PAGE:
Aurora Magazine

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A Cold and Unforgiving Master

Published in Nov-Dec 2021

Jawwad Ahmed Farid concludes that technology without the human touch is both limited and flawed.

In its 1999 version, The Matrix defined the perfect technology-assisted learning environment: plug in, upload and learn languages, programming, Jujutsu or how to fly a military helicopter within seconds. When we first saw this cult classic, we knew it was science fiction. The same goes for Star Wars in 1977, Short Circuit in the eighties and more recently Inception and Interstellar – dreams visualised on the big screen; dreams we hoped to see come true one day in commercial applications.

Technology-assisted learning is a dream significantly older than technology itself. Pick up any piece of science fiction (recent or older) and you will find a reference. Neal Stephenson introduced two key concepts in Snow Crash (1992) and The Diamond Age (2005). Snow Crash is woven around adventures in the metaverse, “a collective virtual shared space, created by the convergence of virtually enhanced physical reality and physically persistent virtual space”. The Diamond Age is about a young girl and her handheld digital book of learning.

As teachers, instructors and students, this promise captured our imagination. Learning without human contact and without significant investment and time commitments. We could do anything, be anyone, be anywhere. For 40 years we explored, tested, invested and rolled out several iterations of these dreams. Perhaps the most successful of all social learning experiments is YouTube. A billion users a month, billions of hours watched every day. It may not all be educational content, yet, from debugging a computer error to acing the SAT, from figuring out how to cook a four-star meal to servicing, selling, or buying a car, from four-year-old nephews to 84-year-old grandparents, everyone finds something to learn on YouTube.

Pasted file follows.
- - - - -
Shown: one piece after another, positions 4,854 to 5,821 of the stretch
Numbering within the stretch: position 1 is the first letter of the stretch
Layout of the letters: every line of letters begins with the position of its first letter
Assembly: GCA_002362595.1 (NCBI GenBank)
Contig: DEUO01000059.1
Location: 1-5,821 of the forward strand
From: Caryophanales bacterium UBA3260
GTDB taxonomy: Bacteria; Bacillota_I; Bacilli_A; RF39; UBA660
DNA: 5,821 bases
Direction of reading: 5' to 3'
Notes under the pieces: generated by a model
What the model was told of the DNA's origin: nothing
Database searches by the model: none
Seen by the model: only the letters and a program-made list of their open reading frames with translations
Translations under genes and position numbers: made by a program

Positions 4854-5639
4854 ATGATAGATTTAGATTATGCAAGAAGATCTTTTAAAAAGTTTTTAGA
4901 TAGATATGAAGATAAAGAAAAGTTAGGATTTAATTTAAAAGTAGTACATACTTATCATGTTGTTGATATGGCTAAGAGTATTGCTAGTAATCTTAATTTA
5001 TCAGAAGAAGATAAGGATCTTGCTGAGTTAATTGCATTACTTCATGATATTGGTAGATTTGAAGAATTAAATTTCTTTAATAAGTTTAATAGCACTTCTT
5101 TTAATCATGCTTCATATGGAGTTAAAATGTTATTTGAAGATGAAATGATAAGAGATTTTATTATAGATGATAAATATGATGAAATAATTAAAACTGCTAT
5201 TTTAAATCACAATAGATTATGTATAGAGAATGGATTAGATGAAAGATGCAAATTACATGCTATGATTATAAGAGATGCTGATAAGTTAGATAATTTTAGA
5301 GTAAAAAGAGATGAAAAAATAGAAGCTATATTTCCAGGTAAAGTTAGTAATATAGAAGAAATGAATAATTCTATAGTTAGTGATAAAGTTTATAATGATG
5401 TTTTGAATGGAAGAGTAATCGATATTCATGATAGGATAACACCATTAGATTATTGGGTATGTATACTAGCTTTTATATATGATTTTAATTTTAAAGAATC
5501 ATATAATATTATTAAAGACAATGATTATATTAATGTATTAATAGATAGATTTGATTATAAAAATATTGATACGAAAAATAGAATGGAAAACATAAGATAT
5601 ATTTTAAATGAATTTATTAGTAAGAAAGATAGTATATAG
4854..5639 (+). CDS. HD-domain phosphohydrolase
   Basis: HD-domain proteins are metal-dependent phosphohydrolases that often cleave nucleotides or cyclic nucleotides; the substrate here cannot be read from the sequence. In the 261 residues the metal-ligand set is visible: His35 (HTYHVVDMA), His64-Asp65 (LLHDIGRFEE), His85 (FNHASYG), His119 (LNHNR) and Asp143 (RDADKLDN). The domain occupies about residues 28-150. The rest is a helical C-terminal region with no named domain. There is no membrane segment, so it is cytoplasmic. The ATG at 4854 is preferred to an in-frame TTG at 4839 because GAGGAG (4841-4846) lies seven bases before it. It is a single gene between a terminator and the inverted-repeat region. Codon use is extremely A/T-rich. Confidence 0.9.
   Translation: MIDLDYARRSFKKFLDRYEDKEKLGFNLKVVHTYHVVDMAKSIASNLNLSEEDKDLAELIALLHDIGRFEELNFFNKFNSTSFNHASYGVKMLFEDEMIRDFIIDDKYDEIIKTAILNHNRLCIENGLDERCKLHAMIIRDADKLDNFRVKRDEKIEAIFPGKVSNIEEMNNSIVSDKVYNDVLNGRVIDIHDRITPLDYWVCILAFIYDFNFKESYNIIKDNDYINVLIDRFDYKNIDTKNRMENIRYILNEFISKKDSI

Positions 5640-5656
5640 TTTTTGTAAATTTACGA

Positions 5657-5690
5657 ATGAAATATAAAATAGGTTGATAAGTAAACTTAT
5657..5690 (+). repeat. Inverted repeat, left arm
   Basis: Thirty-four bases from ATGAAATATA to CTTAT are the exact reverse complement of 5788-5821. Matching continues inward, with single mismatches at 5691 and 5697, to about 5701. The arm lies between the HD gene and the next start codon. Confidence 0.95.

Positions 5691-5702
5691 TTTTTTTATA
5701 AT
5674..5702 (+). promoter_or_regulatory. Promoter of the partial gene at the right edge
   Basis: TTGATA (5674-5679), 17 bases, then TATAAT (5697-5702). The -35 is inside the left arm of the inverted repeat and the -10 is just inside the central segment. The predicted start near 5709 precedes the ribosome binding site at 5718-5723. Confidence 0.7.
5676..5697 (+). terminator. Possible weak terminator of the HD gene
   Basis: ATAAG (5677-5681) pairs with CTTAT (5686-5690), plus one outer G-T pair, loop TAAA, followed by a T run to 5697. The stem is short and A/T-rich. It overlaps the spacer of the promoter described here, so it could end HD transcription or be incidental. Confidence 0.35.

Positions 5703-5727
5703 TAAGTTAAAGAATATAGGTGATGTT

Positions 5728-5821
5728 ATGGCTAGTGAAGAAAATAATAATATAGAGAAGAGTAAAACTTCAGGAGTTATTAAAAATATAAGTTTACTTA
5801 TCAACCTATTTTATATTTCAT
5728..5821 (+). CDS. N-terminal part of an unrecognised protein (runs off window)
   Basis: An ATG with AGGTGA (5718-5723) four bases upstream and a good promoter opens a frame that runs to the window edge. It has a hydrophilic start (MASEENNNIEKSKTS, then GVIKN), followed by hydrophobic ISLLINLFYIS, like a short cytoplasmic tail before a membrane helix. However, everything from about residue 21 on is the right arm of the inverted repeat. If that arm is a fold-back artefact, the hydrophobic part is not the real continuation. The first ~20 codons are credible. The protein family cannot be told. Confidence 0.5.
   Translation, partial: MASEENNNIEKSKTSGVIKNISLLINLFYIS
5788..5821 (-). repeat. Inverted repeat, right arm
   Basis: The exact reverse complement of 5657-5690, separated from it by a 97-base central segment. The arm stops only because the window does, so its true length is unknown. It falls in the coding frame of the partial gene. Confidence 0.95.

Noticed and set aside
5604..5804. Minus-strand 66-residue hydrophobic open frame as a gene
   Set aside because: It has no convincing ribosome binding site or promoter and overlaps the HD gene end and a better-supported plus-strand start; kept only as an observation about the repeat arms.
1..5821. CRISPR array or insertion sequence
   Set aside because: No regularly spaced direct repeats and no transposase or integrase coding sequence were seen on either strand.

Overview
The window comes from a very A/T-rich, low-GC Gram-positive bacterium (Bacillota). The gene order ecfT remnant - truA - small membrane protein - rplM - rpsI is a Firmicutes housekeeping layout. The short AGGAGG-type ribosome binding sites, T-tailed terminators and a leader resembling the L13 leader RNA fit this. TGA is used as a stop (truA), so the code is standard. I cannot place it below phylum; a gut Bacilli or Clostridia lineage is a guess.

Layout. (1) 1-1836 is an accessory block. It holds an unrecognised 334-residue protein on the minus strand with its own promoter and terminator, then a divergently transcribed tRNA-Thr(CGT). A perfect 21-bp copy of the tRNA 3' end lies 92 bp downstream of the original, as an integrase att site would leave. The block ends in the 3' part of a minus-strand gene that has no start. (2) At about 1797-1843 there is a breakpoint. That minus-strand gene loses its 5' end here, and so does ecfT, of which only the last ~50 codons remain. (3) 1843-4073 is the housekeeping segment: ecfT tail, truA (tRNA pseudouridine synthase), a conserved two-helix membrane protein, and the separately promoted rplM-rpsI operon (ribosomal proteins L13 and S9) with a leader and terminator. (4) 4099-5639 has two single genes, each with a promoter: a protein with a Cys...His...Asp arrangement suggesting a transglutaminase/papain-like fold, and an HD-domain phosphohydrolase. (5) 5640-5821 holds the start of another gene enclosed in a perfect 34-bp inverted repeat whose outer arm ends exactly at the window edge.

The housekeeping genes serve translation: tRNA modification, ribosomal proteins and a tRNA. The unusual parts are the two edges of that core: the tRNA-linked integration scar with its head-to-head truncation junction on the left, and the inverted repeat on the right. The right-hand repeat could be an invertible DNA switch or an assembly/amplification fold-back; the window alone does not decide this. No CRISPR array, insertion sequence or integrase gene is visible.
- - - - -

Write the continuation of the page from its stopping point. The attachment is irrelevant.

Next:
In 2008, Salman Khan and the Khan Academy showed us how to use asynchronous distributed learning assessment and testing. Before Khan and YouTube, in 2001 we had MIT Open Courseware (OCW) and before that, we had computer-based training and testing (CBT) in the early nineties. It has been a long road.

The last 18 months gave us the chance to run a global experiment with billions of students around the world. Covid-19 made us put everything we learnt in four decades to work in schools, colleges and universities. Zoom, Teams, Hangout and Skype became our metaverse. In other words, online learning became the norm, rather than the exception. And it did the job.